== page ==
Jeremy Culver & Charleene Closshey

Friday 10th August 2012

The J, Noosa

This is a show that happened – just once – almost purely out of synchronicity and the momentum of the universe a little while ago and it has stayed with me, tugging at my sleeve and whispering up at me until I could stop everything else for a moment and write about it. I look forward to its return to us and of hearing about its development and success overseas in the meantime.

Catharsis is a fantastic fusion of theatre, music, multi-media and live painting quite unlike anything I’ve experienced. It’s a living, breathing, beating work of unusual proportion and dimension. LA based production team, Jeremy Culver (also Writer and Director) and Charleene Closshey (also Musical Director and Actor), wanted to meld, seamlessly, up and coming Papua New Guinean painter, Jeffry Feeger’s process, with the art forms (drama and music), which they were accustomed to working within. Rather than being, as one might assume, a bio-drama about the artist himself, the play exists on its own and Feeger offers a commentary within it (behind it, around it), on the beauty of humanity. His work adds a deeper visual dimension to the action happening on stage and creates the reason for the work to exist beyond the evening’s performance.

So many elements contribute to this work working. The fact that Feeger paints a stunningly vibrant portrait live on stage in less than 2 hours is, by its own merits, impressive. In fact, for me, this was absolutely the highlight of the evening (outside of saying hello to the artist afterwards, who is brimming with exactly the same level of joy and intensity that we feel him emit during the show). As far as entertainment goes, to watch Feeger at work is almost enough.

A fascinating process, Feeger begins his work by raising a glass in Papua New Guinean tradition, red wine David Hart style, across the top of his canvas, allowing it to run down in rivulets, creating the foundation for a beautiful portrait of a woman, which gradually emerges out of layers and layers of colour. Feeger’s (untrained) approach is to apply the layers and then strip away the paint, much like a sculptor takes the clay or stone away, leaving a figure to appear out of the mass. The painting takes on many forms before we see Moy Sweetman’s strong, stunning face appear – there’s a mess of arteries and veins, the Tree of Life, a man’s haunting expression – but then, suddenly, there is Sweetman and her incredible aura is a rainbow of the kaleidoscopic colour we thought earlier might be a headdress of feathers…and perhaps it is. Feeger appears to know his subject intimately. He paints from a photograph, which he holds as he works.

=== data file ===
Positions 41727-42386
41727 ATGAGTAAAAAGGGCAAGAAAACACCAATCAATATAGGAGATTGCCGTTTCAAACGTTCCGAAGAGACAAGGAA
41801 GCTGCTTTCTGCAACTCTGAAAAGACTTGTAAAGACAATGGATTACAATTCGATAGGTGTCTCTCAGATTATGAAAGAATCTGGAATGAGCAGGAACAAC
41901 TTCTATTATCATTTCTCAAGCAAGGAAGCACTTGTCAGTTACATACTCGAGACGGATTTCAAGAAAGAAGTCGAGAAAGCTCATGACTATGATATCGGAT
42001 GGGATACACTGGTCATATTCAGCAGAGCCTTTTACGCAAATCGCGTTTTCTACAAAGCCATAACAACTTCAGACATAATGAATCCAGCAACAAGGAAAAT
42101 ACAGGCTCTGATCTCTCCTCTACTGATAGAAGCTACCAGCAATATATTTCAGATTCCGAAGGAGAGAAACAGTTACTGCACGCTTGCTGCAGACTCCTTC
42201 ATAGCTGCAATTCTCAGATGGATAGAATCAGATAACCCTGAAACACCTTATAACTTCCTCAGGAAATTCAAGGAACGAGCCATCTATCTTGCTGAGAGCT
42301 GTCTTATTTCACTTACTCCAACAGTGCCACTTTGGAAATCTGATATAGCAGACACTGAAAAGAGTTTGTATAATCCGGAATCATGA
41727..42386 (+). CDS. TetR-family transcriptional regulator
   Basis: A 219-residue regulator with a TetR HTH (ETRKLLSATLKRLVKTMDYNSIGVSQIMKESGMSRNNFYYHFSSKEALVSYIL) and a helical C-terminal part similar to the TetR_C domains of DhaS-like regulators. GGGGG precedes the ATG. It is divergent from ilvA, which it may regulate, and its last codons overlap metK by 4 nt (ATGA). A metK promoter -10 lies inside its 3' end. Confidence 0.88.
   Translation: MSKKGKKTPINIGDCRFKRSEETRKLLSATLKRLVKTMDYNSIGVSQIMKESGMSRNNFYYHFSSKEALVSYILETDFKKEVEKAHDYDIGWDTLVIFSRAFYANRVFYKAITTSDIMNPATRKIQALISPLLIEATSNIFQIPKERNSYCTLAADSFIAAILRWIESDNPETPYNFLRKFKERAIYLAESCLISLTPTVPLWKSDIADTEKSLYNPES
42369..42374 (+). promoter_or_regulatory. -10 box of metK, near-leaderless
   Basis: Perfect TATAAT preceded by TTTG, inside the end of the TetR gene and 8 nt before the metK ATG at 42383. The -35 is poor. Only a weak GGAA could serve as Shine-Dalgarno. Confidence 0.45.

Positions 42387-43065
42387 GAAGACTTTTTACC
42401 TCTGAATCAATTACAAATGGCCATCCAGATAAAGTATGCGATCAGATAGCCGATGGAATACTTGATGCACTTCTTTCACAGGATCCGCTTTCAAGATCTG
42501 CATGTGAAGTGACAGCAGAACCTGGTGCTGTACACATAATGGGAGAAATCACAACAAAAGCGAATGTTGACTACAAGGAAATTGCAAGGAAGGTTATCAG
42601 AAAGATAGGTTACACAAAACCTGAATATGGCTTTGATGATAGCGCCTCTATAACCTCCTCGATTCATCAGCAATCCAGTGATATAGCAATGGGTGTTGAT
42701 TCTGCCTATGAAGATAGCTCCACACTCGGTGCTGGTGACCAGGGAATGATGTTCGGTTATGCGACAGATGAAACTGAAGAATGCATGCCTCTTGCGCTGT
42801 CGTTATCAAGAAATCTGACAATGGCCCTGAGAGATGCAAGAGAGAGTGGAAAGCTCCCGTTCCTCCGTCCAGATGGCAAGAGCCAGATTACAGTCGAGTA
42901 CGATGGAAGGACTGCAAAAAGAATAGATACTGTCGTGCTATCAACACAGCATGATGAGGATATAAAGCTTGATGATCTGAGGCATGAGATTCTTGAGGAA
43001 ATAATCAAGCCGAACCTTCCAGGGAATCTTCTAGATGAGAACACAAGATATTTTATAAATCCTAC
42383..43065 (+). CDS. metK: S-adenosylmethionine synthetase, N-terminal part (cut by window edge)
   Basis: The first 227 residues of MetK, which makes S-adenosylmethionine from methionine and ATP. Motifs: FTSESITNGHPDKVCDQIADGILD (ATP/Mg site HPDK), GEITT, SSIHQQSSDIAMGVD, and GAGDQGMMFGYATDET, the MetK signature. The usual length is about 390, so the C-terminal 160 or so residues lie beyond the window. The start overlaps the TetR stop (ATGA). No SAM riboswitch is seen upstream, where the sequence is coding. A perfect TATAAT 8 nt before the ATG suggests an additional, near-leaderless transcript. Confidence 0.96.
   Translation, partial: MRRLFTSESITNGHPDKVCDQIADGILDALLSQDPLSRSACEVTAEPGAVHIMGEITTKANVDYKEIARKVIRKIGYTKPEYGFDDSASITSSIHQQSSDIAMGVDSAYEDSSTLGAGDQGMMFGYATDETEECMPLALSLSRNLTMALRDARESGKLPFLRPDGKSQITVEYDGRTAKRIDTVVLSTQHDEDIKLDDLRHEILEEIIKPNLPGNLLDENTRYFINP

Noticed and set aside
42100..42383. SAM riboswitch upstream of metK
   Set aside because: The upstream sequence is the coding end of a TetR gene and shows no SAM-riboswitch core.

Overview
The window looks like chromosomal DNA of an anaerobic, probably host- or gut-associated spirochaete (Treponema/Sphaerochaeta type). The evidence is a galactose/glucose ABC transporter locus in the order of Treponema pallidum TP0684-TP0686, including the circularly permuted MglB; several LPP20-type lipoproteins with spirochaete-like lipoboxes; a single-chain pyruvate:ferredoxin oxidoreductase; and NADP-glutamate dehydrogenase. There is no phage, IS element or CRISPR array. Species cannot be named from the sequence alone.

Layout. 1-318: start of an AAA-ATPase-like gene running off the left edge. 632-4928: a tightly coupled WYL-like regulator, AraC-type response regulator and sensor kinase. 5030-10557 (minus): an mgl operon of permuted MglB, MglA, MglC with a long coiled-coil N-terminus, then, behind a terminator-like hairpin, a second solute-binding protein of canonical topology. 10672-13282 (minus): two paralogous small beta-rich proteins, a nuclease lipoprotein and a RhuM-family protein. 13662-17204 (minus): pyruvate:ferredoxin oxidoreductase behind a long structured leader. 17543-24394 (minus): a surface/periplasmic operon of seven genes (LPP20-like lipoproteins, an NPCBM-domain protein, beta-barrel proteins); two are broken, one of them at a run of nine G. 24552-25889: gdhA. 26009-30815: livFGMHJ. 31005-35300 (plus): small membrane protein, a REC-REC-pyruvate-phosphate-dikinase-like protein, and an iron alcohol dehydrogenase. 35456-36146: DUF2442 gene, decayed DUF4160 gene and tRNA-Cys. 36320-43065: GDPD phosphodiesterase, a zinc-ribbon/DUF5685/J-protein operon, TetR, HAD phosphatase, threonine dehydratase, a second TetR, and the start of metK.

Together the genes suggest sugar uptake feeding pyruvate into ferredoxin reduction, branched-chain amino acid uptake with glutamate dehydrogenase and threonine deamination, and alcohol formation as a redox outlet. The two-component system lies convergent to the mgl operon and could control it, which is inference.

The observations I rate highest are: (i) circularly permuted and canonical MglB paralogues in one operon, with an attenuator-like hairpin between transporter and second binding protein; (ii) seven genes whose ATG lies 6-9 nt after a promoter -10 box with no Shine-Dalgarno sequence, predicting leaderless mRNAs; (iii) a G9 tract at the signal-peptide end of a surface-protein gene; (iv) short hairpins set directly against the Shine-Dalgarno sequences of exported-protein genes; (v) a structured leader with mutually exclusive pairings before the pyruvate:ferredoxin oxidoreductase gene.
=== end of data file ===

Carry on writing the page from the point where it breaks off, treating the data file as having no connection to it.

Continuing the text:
I saw an angel in the marble and carved until I set her free.



Moy Sweetman Catharsis


Jeffry Feeger


Moy Sweetman, the founder of Frangipani Dreams, is the subject of the painting and also, the subject of the play. Within the play, she becomes the subject of a film. There are layers upon layers upon layers to this work, as there are to Feeger’s. For the purposes of plot and content, Sweetman invites documentary maker, Cat (Charleene Closshey) to tell her inspiring story (meanwhile, Cat’s own story gets complicated; her husband, a photographer played by AJ Meijer, is kidnapped and tortured while on assignment). Sweetman’s (real life) story is a tough one too – we’re likely to see it on Australian Story next – containing all the elements to make a great film. It’s incredibly sad and moving and inspiring, largely because Moy is of course, the locally revered angel that Feeger sets free before our eyes. The anticipation is palpable. It’s as if the audience is holding their breath until they see her appear on the canvas.